We are continuing to refine elements of our testing strategy. First priority will go to on-campus employees and students who are symptomatic, and well as those living on the Rice campus (we expect about 60% of the undergraduate beds to be filled). Then, to conduct the remainder of the tests, we will take a risk-based approach and assign individuals to cohorts based on the amount of contact they have with other people on campus and a limited number of other factors. If you don’t come to campus, Rice will not test you. If you have high contact with others while you’re on campus – for example, teaching a class or serving as a front desk staff member interacting with students all day – you will be tested more often. Because each person and organizational unit is in the process of determining who will be on campus and how often, the cohorts are not yet fully formed and the campus population is not yet defined in a comprehensive way. But we expect the campus population for the fall semester to be about half what it usually is on a normal day during the academic year. In the coming weeks, when we have a more precise understanding of who will be on campus, we will provide more information about cohorts and test administration.

For employees, if you’re tested off campus and you’re enrolled in Rice’s Aetna health insurance program, your COVID-19 testing is covered by the plan. A physician must order the test for you. You can also go to any of the testing sites throughout the Houston area, many of which offer free testing. You can find a list of testing sites on the Houston Emergency Operations COVID-19 website.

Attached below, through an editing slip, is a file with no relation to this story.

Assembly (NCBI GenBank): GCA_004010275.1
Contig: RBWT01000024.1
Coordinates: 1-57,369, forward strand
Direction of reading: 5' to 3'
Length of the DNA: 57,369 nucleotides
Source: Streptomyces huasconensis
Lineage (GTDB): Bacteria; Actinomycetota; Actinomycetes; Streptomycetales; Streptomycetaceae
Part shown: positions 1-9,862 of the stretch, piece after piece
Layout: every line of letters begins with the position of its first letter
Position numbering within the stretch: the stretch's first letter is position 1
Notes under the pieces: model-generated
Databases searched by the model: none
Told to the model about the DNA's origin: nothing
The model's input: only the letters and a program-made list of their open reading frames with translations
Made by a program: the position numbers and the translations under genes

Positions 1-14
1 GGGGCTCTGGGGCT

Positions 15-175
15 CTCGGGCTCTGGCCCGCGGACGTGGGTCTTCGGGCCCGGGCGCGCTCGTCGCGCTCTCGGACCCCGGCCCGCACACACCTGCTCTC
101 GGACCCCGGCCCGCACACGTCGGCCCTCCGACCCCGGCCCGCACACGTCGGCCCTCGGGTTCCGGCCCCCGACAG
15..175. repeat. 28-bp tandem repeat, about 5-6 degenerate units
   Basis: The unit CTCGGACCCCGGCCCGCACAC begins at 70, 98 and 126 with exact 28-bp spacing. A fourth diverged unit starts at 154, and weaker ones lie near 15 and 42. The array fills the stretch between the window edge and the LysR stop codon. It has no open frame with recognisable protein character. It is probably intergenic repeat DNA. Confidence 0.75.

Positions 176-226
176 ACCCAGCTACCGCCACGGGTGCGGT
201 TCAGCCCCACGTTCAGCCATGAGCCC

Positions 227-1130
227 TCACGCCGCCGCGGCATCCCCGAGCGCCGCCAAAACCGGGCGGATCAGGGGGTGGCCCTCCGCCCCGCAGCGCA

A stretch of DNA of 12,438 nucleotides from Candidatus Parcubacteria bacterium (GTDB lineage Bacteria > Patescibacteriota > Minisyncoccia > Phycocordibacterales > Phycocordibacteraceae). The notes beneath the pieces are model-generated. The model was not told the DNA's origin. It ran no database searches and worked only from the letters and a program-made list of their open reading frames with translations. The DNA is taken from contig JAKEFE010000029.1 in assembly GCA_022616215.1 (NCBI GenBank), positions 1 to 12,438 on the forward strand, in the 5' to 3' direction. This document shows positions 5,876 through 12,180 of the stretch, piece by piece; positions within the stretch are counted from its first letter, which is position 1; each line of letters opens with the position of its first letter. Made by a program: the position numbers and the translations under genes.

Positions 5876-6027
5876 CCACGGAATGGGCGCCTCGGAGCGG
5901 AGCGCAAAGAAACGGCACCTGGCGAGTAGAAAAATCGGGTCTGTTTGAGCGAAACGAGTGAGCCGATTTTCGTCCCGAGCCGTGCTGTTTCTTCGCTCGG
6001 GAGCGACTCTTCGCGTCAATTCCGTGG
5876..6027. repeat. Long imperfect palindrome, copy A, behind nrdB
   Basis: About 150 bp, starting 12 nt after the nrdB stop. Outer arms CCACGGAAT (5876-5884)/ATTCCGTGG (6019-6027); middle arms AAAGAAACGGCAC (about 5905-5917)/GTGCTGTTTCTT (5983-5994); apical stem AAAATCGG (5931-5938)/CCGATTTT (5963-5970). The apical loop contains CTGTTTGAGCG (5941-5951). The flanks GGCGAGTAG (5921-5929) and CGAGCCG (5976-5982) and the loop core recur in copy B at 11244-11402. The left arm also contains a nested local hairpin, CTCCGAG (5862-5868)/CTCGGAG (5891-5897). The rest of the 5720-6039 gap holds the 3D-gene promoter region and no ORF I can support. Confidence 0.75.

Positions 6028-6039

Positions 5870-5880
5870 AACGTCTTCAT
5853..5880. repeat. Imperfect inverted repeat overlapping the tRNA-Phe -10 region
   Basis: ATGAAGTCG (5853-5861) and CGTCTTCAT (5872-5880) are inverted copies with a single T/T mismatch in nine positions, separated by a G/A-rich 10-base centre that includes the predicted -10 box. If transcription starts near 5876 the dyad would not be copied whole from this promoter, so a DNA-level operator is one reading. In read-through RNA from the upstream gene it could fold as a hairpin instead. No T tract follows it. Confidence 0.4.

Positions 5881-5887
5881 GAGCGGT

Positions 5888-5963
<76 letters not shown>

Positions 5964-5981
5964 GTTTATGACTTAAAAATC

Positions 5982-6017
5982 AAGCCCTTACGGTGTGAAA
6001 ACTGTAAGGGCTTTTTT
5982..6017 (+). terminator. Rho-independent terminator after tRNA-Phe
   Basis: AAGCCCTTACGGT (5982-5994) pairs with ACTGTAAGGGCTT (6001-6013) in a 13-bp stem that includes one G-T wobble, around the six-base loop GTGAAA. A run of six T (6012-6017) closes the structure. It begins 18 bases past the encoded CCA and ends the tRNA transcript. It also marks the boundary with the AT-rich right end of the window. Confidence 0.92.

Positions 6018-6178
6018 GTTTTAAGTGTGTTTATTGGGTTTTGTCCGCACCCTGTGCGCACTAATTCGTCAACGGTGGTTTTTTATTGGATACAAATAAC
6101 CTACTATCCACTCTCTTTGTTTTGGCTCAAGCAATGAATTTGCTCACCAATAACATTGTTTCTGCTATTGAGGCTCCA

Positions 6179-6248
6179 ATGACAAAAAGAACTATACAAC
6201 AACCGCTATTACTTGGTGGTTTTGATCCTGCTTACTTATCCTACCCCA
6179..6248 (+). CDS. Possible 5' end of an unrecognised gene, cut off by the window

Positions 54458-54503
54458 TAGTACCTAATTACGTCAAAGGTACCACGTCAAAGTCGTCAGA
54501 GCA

It’s also important to know that we have a rigorous case management protocol for people who are symptomatic or were exposed to the virus, and we’ve assembled a team of people to help with testing, isolation, treatment, contact tracing, and quarantine. As a result, we’ve been very successful in mitigating the transmission between people while they’re on campus, with only one possible case to date.

If a person tests positive for SARS-CoV-2, our team will use the CDC contact tracing protocol to identify anyone who had close contact with the confirmed case. That means they will try and trace anyone who came within 6 feet of the infected person for at least 15 minutes starting from 2 days before illness onset. People who do not meet this definition will not be notified of a confirmed case, even if they work in the same building.

Beginning in August we’ll launch a Rice-specific dashboard. We’ll post aggregated testing results and other population health statistics on this website every day to give everyone in our community a shared understanding of the campus environment.

Testing by itself is not enough. What matters is how we use that information to act quickly to isolate, treat, contact trace and quarantine those affected. We are looking for volunteers who may have some extra time in their normal workday to help out with part-time tasks on campus as part of our crisis management team. With your supervisor’s permission, we can use volunteer help with the following roles:

Testing is a complicated subject with many variables, some scientific uncertainty, and different approaches being used at peer universities. We’re still refining our risk-based approach and some of the logistics are still being worked out, including testing locations and scheduling. We’ll update you with more details in the coming weeks.

Kevin Kirby

Chair of the Crisis Management Advisory Committee

Vice President for Administration